After successfully launching a prequel franchise with X-Men: First Class, you'd think co-writer & director Matthew Vaughn would have been the ideal choice to helm the sequel. Well, that was the original plan with Vaughn and regular co-writer Jane Goldman setting about drafting the script shortly after First Class arrived in cinemas. However, Fox executives wanted to make Days of Future Past the first sequel, and that was one of many creative differences Vaughn faced during development. Speaking to ComingSoon, Matthew Vaughn has revealed his original plan for the prequel trilogy.

"My plan was First Class, then second film was new young Wolverine in the '70s to continue those characters, my version of the X-Men. So you'd really get to know all of them, and my finale was gonna be Days of Future Past. That was gonna be my number three where you bring them all… because what's bigger than bringing in McKellen and Michael and Stewart and James and bringing them all together?

When I finished the Days of Future Past script with it ready to go I looked at it and said, 'I really think it would be fun to cast Tom Hardy or someone as the young Wolverine and then bring it all together at the end.

Tom Hardy (or someone) would have been an intriguing choice for a recast Wolverine, but at that point, Fox was developing a sequel to X-Men Origins with Hugh Jackman. However, it wasn't just ambitious casting changes that led to Vaughn parting ways with the project; it was also the insistence that Days of Future Past be the first sequel.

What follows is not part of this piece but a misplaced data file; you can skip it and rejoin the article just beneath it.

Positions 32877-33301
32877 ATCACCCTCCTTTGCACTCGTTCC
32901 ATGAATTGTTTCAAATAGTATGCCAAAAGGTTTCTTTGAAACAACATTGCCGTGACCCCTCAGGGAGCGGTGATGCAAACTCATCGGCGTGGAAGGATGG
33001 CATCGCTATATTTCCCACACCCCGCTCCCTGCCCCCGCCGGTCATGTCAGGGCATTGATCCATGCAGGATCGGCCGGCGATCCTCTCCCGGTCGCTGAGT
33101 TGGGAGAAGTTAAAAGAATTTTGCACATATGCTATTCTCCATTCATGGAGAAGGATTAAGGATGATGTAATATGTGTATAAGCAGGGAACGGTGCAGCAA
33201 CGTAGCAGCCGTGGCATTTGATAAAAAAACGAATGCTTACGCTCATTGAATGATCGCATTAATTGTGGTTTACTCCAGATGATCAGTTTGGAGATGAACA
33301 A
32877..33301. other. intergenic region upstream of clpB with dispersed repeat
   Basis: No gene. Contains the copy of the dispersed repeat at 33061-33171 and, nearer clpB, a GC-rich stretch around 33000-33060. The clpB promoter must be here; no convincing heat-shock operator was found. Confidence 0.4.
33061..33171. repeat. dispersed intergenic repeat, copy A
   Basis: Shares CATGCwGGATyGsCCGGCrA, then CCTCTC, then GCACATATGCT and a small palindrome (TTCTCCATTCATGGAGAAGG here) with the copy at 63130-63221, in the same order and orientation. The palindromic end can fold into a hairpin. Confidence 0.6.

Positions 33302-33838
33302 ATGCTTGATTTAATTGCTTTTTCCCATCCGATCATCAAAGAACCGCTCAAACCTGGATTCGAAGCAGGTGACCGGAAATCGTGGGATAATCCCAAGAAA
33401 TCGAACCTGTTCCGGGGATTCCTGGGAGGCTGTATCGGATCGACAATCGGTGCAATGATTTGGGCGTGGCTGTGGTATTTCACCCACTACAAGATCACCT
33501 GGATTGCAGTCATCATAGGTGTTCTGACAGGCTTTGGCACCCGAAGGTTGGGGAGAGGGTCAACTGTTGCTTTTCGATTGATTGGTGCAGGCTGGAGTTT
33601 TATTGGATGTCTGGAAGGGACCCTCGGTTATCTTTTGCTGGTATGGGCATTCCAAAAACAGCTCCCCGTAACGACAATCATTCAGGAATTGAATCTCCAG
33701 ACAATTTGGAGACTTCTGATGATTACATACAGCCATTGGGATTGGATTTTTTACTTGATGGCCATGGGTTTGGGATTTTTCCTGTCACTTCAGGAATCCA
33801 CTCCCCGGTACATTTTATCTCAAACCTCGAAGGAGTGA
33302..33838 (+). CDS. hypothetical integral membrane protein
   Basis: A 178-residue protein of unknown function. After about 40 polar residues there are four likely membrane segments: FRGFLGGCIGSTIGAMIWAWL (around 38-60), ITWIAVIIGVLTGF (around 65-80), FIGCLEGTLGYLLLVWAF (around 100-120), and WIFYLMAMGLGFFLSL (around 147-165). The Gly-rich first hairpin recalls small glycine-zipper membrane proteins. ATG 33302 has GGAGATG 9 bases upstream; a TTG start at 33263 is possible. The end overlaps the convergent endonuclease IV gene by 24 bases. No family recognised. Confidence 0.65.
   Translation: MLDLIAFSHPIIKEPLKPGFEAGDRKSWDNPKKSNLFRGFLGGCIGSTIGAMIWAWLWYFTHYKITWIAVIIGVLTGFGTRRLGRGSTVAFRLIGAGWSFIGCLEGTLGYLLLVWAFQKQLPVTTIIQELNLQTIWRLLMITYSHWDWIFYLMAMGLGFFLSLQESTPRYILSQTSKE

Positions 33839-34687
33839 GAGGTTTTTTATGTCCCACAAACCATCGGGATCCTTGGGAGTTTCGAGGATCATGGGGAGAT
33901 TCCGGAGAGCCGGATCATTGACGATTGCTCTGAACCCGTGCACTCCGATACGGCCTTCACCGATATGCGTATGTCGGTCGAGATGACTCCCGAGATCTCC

"Fox read Days of Future Past and went 'Oh, this is too good! We're doing it now!' And I said, 'Well what do you do next? Trust me you've got nowhere to go.' Then they did Apocalypse and it's like… If you flip that 'round even it would have been better. Hollywood doesn't understand pacing. Their executives are driving 100 miles-per-hour looking in the rear-view mirror and not understanding why they crash."

It is impossible to argue with the latter statement, had Fox listened to Vaughn we would have got the jumbled Apocalypse after First Class, then the time traveling team-up that resets the franchise for the future. Instead, Days of Future Past course corrected the timeline, and Apocalypse steered the franchise into a wall. Can Dark Phoenix end the Fox era of X-Men on a better note? We'll find out next week when the endgame for the nineteen-year-old franchise lands in cinemas.